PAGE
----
So, that is pretty much what alot of my time leading into Thanksgiving will be about. I will keep you posted regularly about the Ives thing, for sure.

Friday, September 07, 2007

In Memoriam

As I type this, I am doing something I have very rarely done; I am listening to the sounds of the now late Luciano Pavarotti, who died this morning in Italy.

I do not follow Opera, by and large. I have never attended one, and will in all likelihood never be in one. However, one need not be an aficionado of opera to understand the gift that was Pavarotti to the world of music. Indeed, he did not only sing opera.

Generally, I would only listen to the now silenced golden voice of the "King of Tenors" at Christmas my mother has a Christmas album of Pavarotti. I am no more an expert on Pavarotti than I am on opera itself. Yet the news of his death today inspired me to pick up one of his CD's at the library, and as I listen, what I knew intellectually before now is confirmed in fact; the world has lost one of its best voices.

Oddly enough, for someone who did not listen to alot of his music, what I did hear over the years inspired me to often watch interviews with the man. Anytime I saw him speak, it seemed as though he must have been a gentle sort, all and all. Jolly, etc. But most importantly, it was always very clear what he felt he was on this earth to do...sing opera. (or operatic type music, much of the time.) The nature of musical performance, I feel, was evident in the man wherever he went.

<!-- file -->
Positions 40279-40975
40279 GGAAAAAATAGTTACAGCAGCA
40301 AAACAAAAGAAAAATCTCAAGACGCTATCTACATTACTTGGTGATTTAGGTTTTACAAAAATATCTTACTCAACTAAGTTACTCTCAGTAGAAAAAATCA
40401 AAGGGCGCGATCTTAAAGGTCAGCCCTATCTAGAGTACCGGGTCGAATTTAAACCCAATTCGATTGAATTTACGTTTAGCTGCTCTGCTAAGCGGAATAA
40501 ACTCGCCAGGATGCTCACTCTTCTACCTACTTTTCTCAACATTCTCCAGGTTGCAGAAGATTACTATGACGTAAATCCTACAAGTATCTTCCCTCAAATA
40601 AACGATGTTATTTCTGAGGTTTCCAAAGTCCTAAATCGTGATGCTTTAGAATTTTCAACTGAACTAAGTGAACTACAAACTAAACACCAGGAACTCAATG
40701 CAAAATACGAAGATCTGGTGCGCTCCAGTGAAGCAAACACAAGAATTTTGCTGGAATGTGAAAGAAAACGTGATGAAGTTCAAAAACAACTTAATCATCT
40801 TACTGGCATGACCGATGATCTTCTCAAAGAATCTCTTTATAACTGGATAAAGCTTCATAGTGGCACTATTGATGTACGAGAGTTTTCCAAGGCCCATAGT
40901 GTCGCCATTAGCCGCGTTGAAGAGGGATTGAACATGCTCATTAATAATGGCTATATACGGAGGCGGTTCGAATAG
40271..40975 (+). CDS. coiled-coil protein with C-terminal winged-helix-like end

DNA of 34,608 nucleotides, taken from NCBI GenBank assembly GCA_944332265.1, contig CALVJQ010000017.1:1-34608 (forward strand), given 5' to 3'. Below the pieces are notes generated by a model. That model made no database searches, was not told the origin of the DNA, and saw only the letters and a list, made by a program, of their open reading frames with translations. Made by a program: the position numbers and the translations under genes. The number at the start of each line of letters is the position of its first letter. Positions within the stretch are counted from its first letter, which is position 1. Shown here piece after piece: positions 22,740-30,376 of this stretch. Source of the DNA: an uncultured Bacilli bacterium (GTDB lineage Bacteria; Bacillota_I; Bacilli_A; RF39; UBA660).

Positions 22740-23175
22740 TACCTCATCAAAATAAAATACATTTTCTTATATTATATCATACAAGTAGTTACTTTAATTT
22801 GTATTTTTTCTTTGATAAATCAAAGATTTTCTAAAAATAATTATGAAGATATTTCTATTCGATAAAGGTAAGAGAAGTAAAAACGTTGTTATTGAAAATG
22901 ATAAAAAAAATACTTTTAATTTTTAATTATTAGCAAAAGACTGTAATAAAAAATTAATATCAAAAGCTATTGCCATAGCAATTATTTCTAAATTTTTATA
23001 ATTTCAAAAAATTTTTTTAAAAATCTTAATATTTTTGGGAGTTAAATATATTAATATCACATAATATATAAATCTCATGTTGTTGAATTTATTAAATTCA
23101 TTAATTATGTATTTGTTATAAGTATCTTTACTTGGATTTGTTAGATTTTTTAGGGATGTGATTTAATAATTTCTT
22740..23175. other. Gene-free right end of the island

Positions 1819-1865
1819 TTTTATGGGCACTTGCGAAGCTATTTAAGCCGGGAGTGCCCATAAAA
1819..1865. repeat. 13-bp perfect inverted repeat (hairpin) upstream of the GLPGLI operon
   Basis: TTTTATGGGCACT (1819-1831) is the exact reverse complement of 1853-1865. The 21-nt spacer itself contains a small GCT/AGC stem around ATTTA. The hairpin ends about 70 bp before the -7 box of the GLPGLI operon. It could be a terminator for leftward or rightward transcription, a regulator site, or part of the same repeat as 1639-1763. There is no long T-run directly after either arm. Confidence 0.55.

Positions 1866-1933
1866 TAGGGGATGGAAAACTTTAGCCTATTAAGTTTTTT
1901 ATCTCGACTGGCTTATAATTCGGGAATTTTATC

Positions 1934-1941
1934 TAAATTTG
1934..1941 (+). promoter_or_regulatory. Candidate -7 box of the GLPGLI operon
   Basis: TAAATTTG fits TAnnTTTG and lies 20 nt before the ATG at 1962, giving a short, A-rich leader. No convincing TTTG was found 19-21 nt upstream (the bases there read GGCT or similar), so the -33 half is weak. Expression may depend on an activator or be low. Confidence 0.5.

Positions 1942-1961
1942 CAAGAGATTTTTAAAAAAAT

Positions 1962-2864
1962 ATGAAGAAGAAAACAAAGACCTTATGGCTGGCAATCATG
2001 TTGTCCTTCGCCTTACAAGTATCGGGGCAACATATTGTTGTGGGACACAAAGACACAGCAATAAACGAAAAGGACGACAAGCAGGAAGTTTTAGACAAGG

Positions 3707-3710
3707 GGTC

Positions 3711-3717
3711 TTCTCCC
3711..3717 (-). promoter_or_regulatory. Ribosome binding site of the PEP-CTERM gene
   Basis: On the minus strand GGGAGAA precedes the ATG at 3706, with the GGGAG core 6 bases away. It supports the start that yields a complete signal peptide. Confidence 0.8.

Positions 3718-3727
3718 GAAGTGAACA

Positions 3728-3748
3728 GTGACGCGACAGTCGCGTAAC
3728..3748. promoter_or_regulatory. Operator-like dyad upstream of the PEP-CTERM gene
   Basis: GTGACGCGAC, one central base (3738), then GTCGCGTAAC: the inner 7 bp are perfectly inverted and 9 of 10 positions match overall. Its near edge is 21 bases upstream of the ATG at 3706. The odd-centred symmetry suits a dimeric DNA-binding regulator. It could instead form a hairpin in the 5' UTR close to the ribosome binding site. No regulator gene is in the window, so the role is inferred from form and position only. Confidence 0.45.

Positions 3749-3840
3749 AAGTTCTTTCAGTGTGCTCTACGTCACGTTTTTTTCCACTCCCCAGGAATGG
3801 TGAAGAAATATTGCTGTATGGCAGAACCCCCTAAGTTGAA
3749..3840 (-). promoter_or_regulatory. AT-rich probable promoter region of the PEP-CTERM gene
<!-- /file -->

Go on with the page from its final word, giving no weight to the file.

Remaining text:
I say this not to be hokey, as again, I do not know much about him outside of what I learned in the interviews with him I would watch. I certainly never met him. But sometimes a performer, such as myself, just...knows when someone breathes performing...when it springs forth from the soul of someone like sunlight. I feel Pavarotti was one of those people.

Indeed, that is why I take this time to remember him here in my acting blog. Music and acting are very close cousins. Opera and acting even closer. And though my expertise is generally as an actor, and a local one at that, it seemed only appropriate that anyone who gains anything from being on stage in front of an audience, ought to take a moment to acknowledge the passing of someone like Pavarotti. For opera stars and other performers, like all types of people die each is not often that one of the great of the apexes of the craft comes along...and from what I gather Pavarotti was one of those.

Another now dead but not forgotten performer, closer to my genus of stage, was, as many of you who read this blog know, Sir Laurence Olivier. He often advised actors, in his books, and in person, that the best thing we can all do is take in as many varying mediums of human expression. Art, museums, concerts, and I would assume, of course, opera. Seeing all these things, Olivier thought, only served to enhance the actor's ability to shine that light from within onto those who watch the performance. By seeing the craft of other artists in other mediums who are really in the end trying to communicate the same sort of messages about humanity, the actor picks up things he would not otherwise pick up, if he remained cloistered within his own craft.

As usual, Oliver made a great point with that. Perhaps I, as an actor, should make greater efforts from now on, to see operas...or at least vocal performances of the highest caliber. So that I do not have to wait until the next great artist, in any medium dies, before I opt to appreciate them.

Luciano Pavarotti